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4 Expert Tips for Using Video in the Classroom

Video helps teachers capture students’ imagination and attention and improves their own teaching style.

Teachers are using video in their classrooms in a variety of ways. Alan Greenberg, a senior analyst at consultancy Wainhouse Research who specializes in technology applications in education, says he has seen “video go from a stand-alone application to one of the features in a larger set of applications.”

Learners today will likely seek information from YouTube before consulting a book. It makes sense, then, to capitalize on video of various types to engage learners. Here are some ways educators can better incorporate video into the classroom.

1. Spice up content with video clips.

There are so many free resources on the Internet, such as YouTube, TeacherTube or Khan Academy. Most of today’s digital textbooks come with a wealth of video clips to supplement their content.

2. Tap into students’ innate showmanship.

Students today are not shy in front of a camera. Setting up a video recording area in the classroom can be as easy as mounting a smartphone on a mini tripod. Be creative: Students could make commercials about a country they are studying, or they might act out a scene from a Shakespeare play. Post their work in a password-protected account on Vimeo to share with parents.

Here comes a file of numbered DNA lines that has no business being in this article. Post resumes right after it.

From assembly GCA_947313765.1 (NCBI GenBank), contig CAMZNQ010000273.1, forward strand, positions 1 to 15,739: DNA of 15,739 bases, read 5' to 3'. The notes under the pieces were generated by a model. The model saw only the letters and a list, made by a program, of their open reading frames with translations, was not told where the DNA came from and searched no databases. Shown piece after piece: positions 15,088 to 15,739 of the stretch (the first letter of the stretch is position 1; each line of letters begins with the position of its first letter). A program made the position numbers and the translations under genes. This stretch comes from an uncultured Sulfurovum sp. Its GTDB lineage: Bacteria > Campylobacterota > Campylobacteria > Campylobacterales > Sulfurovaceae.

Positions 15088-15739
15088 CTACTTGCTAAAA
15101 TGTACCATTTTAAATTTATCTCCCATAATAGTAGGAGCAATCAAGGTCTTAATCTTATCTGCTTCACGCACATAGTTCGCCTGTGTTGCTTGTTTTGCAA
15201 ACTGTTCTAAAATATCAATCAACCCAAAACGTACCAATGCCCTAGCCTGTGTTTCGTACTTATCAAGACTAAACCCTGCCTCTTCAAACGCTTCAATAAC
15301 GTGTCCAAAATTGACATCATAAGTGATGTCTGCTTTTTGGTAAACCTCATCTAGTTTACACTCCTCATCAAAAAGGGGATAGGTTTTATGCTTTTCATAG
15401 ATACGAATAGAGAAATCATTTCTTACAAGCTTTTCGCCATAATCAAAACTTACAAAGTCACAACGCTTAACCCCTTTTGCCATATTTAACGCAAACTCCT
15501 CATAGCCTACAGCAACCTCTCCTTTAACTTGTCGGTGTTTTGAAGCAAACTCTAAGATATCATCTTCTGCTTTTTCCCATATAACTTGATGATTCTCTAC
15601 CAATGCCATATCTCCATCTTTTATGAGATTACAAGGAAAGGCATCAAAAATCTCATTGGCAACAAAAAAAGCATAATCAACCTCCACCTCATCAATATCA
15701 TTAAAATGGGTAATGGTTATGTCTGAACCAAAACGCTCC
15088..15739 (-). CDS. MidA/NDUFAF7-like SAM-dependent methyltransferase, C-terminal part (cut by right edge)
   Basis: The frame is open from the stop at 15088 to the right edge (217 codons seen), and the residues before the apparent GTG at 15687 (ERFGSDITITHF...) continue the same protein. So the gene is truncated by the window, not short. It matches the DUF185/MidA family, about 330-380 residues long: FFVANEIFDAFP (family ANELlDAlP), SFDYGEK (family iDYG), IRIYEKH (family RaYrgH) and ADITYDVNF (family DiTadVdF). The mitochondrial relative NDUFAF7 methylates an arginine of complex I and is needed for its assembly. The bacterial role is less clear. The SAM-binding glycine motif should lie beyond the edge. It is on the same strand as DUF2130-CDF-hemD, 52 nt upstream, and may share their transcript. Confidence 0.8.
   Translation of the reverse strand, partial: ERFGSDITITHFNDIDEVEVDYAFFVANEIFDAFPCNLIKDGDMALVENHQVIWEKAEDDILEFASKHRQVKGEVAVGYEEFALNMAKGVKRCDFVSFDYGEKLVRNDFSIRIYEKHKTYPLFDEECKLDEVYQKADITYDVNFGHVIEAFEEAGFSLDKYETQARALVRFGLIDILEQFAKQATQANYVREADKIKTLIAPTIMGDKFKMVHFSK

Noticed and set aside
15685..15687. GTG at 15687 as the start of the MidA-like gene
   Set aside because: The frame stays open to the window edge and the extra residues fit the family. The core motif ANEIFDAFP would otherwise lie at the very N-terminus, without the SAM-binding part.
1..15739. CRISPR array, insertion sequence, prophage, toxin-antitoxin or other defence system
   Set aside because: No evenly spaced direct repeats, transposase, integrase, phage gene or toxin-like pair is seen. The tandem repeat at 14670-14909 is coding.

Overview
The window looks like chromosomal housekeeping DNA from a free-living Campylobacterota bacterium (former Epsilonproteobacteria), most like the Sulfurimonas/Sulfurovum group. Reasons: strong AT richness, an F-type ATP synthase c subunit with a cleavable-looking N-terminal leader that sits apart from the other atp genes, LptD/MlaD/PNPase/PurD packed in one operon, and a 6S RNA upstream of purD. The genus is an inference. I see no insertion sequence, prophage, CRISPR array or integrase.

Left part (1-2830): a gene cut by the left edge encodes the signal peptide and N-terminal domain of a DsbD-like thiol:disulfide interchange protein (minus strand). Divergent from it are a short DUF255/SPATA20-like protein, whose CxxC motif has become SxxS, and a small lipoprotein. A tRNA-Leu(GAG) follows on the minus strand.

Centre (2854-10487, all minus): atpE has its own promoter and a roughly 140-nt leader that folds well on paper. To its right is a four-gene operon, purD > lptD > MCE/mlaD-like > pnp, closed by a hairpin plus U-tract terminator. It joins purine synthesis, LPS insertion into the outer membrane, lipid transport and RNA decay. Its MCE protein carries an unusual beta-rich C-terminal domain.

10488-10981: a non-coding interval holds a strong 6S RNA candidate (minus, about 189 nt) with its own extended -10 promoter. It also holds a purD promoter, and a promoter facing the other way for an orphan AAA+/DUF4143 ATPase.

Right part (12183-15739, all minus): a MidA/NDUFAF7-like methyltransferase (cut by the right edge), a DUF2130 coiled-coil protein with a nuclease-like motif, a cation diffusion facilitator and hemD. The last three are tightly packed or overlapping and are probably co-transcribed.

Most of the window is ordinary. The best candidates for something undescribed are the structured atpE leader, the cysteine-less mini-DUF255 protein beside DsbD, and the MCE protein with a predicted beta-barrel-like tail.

3. Check out the man in the mirror.

Teachers can also use the new video recording area to record information about lessons. They can watch the videos to look for hits or misses, to help improve their teaching style. When recording, try not to be a “talking head.” Use visuals, and keep each video between 5 and 10 minutes.

4. Open classroom doors to the world.

Free tools such as Skype and Google Hangouts or other inexpensive platforms allow educators to connect students directly with experts and peers throughout the world. The Center for Interactive Learning and Collaboration (cilc.org) shares standards-based lessons from experts at hundreds of museums, science centers, art galleries and zoos. Or visit Nepris (nepris.com) to find experts in the workforce who can discuss their careers or provide feedback on student projects.

If you would like an in-depth view into the use of video in education, see this Wainhouse Research report.

franckreporter/Getty Images; Jeremiah Deasey/Getty Images; Goldmund Lukic/Getty Images; Simon Grünenwald/EyeEm
Dec 22 2015

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